Most newer DSLRs are now coming fully equipped with a video feature as well. This is so exciting! I have loved exploring how I can incorporate video into how I document our family.
Watch my super short adventure with my boys over this past weekend, that turned into a fun video/photo story:
Learning how to strongly use both forms of media is best understood by looking at their individual strengths:
Still Photography: allows for us to focus on a single moment and expression, thus furthering the impact of that single moment. It’s poetic, in a sense. It allows us to ponder and interpret that moment of our life in many directions. It’s also easy to display in both digital and print formats.
Video: allows us an even deeper sensory experience. We can document audio and visual movement. In documenting terms, this means that we can hear the voices and environmental sounds of our experiences, we can see movement and have a virtual “living and breathing” record of our lives. How cool is that?!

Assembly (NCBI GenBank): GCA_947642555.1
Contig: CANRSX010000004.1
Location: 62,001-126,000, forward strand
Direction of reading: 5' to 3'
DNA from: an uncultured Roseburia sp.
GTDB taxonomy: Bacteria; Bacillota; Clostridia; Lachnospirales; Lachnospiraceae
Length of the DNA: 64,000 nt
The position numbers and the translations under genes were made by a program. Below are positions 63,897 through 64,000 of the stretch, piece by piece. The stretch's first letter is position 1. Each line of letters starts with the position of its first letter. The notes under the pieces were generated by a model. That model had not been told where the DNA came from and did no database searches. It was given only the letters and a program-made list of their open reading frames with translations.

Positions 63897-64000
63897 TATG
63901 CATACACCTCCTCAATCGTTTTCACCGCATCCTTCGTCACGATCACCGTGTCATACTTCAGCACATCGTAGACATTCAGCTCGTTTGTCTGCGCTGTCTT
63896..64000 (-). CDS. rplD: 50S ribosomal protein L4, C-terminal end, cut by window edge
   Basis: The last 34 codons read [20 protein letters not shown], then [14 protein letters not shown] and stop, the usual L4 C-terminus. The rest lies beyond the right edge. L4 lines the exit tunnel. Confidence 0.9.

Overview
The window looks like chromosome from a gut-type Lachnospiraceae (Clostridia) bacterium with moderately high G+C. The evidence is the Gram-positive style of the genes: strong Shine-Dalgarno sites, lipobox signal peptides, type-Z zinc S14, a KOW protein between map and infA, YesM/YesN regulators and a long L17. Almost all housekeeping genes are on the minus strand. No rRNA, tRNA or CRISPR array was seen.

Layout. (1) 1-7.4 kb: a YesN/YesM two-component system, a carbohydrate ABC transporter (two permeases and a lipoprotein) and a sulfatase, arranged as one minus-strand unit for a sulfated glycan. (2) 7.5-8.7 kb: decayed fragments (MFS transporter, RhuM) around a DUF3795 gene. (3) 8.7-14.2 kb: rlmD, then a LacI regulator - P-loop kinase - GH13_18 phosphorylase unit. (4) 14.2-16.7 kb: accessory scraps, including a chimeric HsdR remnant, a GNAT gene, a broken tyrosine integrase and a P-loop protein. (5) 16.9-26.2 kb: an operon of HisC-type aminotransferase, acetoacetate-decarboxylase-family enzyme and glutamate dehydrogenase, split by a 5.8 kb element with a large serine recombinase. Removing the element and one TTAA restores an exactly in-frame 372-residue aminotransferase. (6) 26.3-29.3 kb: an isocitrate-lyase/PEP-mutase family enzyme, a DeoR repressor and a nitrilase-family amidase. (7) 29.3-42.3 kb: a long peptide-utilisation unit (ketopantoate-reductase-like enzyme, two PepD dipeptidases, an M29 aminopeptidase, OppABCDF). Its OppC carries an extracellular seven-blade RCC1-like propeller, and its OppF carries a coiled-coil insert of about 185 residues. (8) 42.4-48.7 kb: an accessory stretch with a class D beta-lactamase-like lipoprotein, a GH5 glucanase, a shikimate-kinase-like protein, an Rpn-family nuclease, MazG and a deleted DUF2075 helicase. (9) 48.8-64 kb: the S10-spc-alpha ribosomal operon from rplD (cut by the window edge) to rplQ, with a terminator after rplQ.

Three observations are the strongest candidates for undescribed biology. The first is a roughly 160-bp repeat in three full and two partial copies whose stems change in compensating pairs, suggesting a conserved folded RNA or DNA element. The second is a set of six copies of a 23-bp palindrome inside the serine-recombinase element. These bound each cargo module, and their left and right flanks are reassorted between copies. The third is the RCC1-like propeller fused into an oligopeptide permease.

When you marry the two together magic happens as you get the best of both worlds!
Here are 3 Tips for Mixing Photo & Video Together:
1. Look for movement. Video is most powerful when there is something moving, a huge advantage since continuous motion is one thing photography by itself doesn’t give us. Movement can be emphasized in you panning the camera or capturing the movement of those in your frame.
2. Shoot this movement with both video and photo. When mixing the two mediums later, it is really fun to see a still shot that came from the same movement featured on the video. This allows us that “ponder” moment that photography gives us. In my Bike Races video, the boys raced up and down the sidewalk several times having fun. Sometimes I chose to shoot the scene with video and other times I shot the same scene with photography. I’m not doing both at the same time or switching instantaneously. I just have them repeat the movement again focusing on one or the other.
3. Look for a Beginning and an End. This is one of the amazing storytelling tips that I learned from Davina’s Familyness Photo Workshop. Now when I shoot anything that is storytelling, I try to find a beginning and an ending to the story. In the case of this video, the beginning is simply taking the bike out of the garage, and the end is putting it back and locking up the door. Super simple, but it gives a sense of anticipation at the start and closure at the end.